Toshiba N300 18TB HDD review: This 'budget' NAS drive gets the job done

Toshiba’s “Budget” NAS HDD gets the job done.

Toshiba N300 18TB HDD
(Image: © Tom's Hardware)

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Comparison Products

We have a wide range of HDDs from 12TB to 20TB to compare to the 18TB N300: Seagate's 20TB Skyhawk AI, 20TB IronWolf Pro and Exos X20, and 14TB IronWolf Pro, plus WD's 22TB Gold, 20TB Red Pro, and 12TB Red Plus. Also, from Toshiba we have the 12TB/20TB N300 Pro and 12TB/20TB X300 Pro, which will be reviewed shortly.

Trace Testing — 3DMark Storage Benchmark

Built for gamers, 3DMark’s Storage Benchmark focuses on real-world gaming performance. Each round in this benchmark stresses storage based on gaming activities including loading games, saving progress, installing game files, and recording gameplay video streams.

The N300 is certainly not geared for 3DMark as it falls behind the majority of the drives tested. The winners are Seagate’s higher-end models. Hard drives remain popular for game storage, even if it's just cold game storage to reduce the need for future downloading on weak or metered internet connections. Your experience will be significantly better on SSDs, especially for newer titles.

If HDDs must be used for gaming purposes, we would recommend the Seagate FireCuda, WD Blue, or WD Black, instead of a NAS or enterprise drive. These drives are generally more affordable in both absolute and relative terms.

Trace Testing — PCMark 10 Storage Benchmark

PCMark 10 is a trace-based benchmark that uses a wide-ranging set of real-world traces from popular applications and everyday tasks to measure the performance of storage devices.

The N300 isn’t great for applications, either, with relatively weak PCMark 10 performance. Seagate’s high-end drives offer the best experience, with the Exos line routinely selling at excellent prices — the Exos X20 20TB was selling for $269 over Black Friday, for example, and it can still be had for $309, the same price as the N300 Pro 18TB.

As with gaming, you should mostly be using HDDs for colder storage and for holding original assets or content that don't depend on fast random access and high throughput. SSDs provide much better response time and, for that matter, faster transfer speeds when working with any file type, though the cost per GB is still quite a bit higher.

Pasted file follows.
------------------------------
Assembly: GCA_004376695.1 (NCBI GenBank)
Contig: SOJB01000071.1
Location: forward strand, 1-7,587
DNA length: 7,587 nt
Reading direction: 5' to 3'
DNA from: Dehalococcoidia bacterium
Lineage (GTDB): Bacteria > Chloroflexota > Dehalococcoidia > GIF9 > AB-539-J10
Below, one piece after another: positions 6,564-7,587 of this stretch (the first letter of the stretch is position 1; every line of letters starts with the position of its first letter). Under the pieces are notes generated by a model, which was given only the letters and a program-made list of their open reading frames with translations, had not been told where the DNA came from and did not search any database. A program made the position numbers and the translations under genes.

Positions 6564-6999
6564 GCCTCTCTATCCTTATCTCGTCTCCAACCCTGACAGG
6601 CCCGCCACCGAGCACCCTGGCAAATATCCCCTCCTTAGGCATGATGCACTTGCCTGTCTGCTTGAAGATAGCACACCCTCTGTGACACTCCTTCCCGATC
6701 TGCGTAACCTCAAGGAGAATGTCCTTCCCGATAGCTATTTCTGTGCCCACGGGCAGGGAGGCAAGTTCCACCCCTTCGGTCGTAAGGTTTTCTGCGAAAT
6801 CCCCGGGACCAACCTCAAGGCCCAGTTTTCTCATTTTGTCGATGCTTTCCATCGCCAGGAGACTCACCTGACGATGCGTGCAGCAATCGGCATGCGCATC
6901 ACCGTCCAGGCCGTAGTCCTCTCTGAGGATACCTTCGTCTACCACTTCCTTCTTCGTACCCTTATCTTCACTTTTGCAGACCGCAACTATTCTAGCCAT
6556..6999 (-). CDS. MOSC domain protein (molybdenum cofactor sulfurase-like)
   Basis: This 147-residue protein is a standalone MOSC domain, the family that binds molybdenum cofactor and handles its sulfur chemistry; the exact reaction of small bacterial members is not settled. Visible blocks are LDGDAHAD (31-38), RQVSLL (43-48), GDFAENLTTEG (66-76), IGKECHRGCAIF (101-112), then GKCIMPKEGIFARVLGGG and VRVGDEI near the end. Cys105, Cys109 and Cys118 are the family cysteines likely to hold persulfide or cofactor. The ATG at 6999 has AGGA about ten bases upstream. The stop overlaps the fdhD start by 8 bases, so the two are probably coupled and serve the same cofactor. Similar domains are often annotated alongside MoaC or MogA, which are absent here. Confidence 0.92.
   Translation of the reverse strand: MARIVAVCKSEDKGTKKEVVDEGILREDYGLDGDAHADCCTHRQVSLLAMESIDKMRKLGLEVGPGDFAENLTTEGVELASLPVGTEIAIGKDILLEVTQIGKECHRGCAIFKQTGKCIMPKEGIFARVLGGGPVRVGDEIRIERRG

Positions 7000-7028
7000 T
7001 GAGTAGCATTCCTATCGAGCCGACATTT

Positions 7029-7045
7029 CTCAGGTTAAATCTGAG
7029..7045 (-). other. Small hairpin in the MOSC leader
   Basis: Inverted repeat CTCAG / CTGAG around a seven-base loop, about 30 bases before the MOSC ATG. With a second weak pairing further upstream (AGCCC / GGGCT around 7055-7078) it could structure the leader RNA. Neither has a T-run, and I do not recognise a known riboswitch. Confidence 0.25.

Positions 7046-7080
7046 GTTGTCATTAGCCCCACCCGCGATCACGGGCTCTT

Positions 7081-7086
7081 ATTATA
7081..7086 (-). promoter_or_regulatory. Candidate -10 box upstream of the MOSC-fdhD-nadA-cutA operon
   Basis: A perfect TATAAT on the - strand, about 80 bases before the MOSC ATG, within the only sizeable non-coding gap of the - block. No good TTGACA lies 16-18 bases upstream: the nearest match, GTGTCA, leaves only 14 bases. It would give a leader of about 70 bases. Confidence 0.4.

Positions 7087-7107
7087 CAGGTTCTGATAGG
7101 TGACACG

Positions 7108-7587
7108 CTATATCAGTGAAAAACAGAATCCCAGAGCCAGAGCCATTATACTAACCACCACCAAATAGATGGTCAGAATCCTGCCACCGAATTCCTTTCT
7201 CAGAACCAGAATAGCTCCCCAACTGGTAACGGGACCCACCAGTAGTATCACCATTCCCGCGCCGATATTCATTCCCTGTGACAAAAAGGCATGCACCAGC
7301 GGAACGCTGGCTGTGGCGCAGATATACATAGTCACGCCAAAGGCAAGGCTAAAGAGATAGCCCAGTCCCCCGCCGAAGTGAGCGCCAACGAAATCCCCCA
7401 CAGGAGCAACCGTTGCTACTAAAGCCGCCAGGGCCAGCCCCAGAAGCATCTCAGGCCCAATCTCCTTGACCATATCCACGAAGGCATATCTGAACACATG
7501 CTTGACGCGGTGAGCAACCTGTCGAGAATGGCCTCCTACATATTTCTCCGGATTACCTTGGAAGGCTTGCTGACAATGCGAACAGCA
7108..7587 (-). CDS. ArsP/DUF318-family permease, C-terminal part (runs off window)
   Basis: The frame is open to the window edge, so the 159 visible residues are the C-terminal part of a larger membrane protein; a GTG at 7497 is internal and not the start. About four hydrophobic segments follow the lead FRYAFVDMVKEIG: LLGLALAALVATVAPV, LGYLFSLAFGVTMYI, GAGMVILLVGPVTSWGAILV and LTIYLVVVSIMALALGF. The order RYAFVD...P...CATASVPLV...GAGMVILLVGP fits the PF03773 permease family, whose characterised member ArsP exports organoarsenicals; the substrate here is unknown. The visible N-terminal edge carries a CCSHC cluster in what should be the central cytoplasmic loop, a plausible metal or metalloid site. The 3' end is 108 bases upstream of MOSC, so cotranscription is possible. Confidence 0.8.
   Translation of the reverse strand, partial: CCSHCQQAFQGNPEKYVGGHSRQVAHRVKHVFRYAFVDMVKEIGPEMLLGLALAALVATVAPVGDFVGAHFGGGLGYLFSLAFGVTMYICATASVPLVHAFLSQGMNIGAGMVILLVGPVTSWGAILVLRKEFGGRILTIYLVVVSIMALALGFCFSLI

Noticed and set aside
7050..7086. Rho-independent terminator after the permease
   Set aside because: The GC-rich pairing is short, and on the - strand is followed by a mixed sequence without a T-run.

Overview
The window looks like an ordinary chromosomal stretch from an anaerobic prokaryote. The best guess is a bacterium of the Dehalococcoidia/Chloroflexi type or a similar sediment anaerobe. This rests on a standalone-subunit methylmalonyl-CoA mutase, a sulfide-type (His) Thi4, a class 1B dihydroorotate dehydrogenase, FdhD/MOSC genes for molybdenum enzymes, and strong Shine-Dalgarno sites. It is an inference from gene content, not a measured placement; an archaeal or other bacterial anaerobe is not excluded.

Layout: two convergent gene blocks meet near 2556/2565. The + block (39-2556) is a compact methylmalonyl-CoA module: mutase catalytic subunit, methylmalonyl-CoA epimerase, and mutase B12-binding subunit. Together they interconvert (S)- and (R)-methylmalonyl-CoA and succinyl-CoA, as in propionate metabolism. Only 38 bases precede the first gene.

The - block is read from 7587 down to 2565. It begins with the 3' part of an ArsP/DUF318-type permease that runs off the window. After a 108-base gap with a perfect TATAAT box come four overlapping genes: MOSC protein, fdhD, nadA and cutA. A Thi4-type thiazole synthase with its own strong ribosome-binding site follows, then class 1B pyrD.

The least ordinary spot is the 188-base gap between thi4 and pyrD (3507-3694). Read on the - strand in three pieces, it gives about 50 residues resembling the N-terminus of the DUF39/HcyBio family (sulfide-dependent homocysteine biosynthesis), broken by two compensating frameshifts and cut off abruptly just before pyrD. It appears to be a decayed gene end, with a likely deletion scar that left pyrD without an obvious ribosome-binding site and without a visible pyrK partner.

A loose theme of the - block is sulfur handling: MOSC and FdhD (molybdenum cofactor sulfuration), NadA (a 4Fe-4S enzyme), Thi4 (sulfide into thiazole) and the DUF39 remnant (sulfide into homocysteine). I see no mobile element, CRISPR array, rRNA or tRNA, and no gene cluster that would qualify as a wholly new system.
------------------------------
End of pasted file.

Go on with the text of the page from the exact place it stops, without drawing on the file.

Transfer Rates — DiskBench

We use the DiskBench storage benchmarking tool to test file transfer performance with a custom, 50GB dataset. We write 31,227 files of various types, such as pictures, PDFs, and videos to the drive (using an SSD as the source). Then we copy that same data to a new folder, and follow up with a reading test of a newly-written 6.5GB zip file. The system is rebooted between the various tests, so Windows' caching algorithms do not impact the results.

The N300 is relatively weak with its copy transfer rate, but none of these drives are putting up incredible numbers. If you have time to transfer data using a hard drive, any of these drives should be fast enough. You'll potentially also be doing more reads than writes with a NAS, and the N300’s performance there isn’t bad.

Synthetic Testing — ATTO / CrystalDiskMark

ATTO and CrystalDiskMark (CDM) are free and easy-to-use storage benchmarking tools that storage vendors commonly use to assign performance specifications to their products. Both of these tools give us insight into how each device handles different file sizes.

Bigger drives mean bigger numbers. Then again, you can pair more drives to make up the difference in some cases, at least on sequential throughput. Read throughput is very similar across the board. Toshiba’s random write performance leaves something to be desired but smaller file operations should be kept to a minimum on any HDD.

Sustained Write Performance

Official write specifications are only part of the performance picture. Most HDDs implement a write cache, which is a fast area of volatile memory such as DRAM. Sustained write speeds directly hit the platters and tend to be consistent. There are exceptions to both of these statements as there are SSHDs (flash-containing hybrid HDDs), OptiNAND drives, and SMR drives that deviate from the traditional configuration. We use Iometer to detect the maximum sustained write speed of the HDD.